I feel fortunate to have been a Navy spouse, because our family had the pleasure of living near the beach for nearly two decades. Other than a stint in D.C. and two joint tours in Europe, our Navy family was always stationed in coastal areas where we could access the ocean, if not see it right out of our base kitchen window. My Navy wife friends and I felt so superior, with our in-your-face nautical-inspired clothing and home decor adorned with anchors and whales and signal flags and boats, as if we were married to Captain Ahab himself. We pitied our poor Army and Air Force comrades, stationed in olive-drab Timbuktu, staring out of their base kitchen windows at grain silos.

“Bless their hearts,” we claimed, while clinking mojitos in anchor-embellished Tervis tumblers and sunning ourselves from the comfort of our beach chairs.

We never admitted to our landlubber counterparts that living near the ocean had its drawbacks. Like hurricanes, one of which dropped an 80-foot loblolly pine into the master bedroom of our first house in Virginia Beach, thanks to a little storm named Isabel back in 2003. And rip currents, which cause more than 100 deaths per year in the U.S., always prevented me from relaxing while my kids were in the surf.

But there’s a coastal critter that strikes fear in the hearts of every salt-life-loving Navy wife, even the ones with L.L. Bean totes obnoxiously embroidered with lobsters. In fact, this deadly ocean dweller frightens civilian and military Americans alike: Sharks.

The summer of 1975 was vividly imprinted on my brain. I was 9, and our family had traveled to visit my grandfather, aunt, uncle and cousins. Louisville, Ky., was the “big city” to my brother and me, so our cousins planned activities that weren’t yet offered in our small Pennsylvania town. Like cheeseburgers and Frostys at Wendy’s, and the new Steven Spielberg movie, “Jaws.”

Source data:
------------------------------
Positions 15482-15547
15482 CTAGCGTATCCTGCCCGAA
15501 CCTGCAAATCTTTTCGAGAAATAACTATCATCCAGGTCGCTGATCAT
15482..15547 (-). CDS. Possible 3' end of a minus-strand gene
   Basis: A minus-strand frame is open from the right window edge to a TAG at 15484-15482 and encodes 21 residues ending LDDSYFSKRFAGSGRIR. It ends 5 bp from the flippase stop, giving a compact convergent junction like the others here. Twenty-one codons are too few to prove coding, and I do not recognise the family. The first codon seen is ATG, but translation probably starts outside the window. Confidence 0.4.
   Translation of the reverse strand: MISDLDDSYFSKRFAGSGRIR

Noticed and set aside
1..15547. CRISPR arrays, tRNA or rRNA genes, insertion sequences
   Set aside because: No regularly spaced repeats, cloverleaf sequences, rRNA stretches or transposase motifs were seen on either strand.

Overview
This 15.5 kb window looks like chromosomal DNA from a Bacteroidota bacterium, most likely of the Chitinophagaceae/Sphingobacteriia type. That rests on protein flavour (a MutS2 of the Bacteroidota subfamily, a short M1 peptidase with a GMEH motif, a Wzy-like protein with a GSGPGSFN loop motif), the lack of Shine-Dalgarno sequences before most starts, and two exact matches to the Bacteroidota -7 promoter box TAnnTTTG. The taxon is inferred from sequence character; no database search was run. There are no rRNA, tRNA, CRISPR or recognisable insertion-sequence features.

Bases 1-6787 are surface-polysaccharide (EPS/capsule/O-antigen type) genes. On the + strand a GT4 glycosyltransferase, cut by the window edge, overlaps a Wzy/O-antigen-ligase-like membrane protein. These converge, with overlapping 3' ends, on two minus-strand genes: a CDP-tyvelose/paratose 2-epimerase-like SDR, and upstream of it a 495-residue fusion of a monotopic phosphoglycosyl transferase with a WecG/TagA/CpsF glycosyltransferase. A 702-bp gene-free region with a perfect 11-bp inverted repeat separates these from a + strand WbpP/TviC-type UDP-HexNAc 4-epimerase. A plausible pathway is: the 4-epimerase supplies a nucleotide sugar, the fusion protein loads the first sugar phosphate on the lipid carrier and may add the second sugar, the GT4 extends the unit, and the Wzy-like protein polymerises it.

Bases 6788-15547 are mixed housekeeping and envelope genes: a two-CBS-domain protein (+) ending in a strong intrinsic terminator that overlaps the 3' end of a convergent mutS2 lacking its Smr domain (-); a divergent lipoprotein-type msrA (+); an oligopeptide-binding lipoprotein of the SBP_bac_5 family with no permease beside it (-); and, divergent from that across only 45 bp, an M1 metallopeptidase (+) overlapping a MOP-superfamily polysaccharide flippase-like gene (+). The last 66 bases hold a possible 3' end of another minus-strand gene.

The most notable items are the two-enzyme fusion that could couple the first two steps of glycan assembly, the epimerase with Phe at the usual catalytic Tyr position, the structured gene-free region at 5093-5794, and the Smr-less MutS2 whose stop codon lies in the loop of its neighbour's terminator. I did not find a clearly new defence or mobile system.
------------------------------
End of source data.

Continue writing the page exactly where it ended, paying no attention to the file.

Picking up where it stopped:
The air-conditioned theater was frigid that hot July afternoon. I shivered from the chill and the creepy images on the big screen before me. Listening to the rhythmic “dun-dun-dun-dun” of the now-iconic movie score, we watched scuba-diving Richard Dreyfuss inspect a huge shark tooth he plucked from a hole in a sunken boat hull. Seconds later, the violin strings screeched when a severed human head floated out of the same hole — a classic jump-scare, effective to this day. However, my flinch was superseded by my father nearly jumping out of his seat and emitting a childlike scream, popcorn flying from his bucket.

I didn’t know it then, but the movie “Jaws” would implant irrational, yet permanent fear in the American psyche. As a Navy family, we’ve frolicked in the waves near many coastal duty stations all summer long in Virginia, California, Florida and Rhode Island. But we never let on that, under our nautical-inspired beachwear and sun-tanned faces, we were terrified of sharks lurking under the waves, sniffing the sea for flesh and blood.

This constant, semi-subconscious anxiety wasn’t enough to keep us off the beach, but it was enough to make us freak out — “Kids! Out of the water!” while flailing our arms wildly — when we felt something (always turned out to be a jellyfish) or saw a fin (always turned out to be a dolphin). Although unprovoked shark attacks are extremely rare (only 16 per year in the US, almost none fatal), Americans can’t escape sources of information and entertainment that keep our fear alive and well: The inevitable news reports highlighting shark bites in excruciating detail; web-based shark trackers that follow tagged beasts like cuddly 12-foot Great White “Ironbound”; Discovery Channel’s “Shark Week,” which begins July 11; a new movie titled “Great White” coming to the U.S. July 16; and endless “Jaws” summer replays, of course.

How is a beach-loving Navy spouse to cope with all this shark-fear mongering? Move to a landlocked base and stare at grain silos? No way. I’ll stay at the beach and swallow my anxiety, along with an ice-cold mojito.

Read more at, and in Lisa’s book, The Meat and Potatoes of Life: My True Lit Com. Email:

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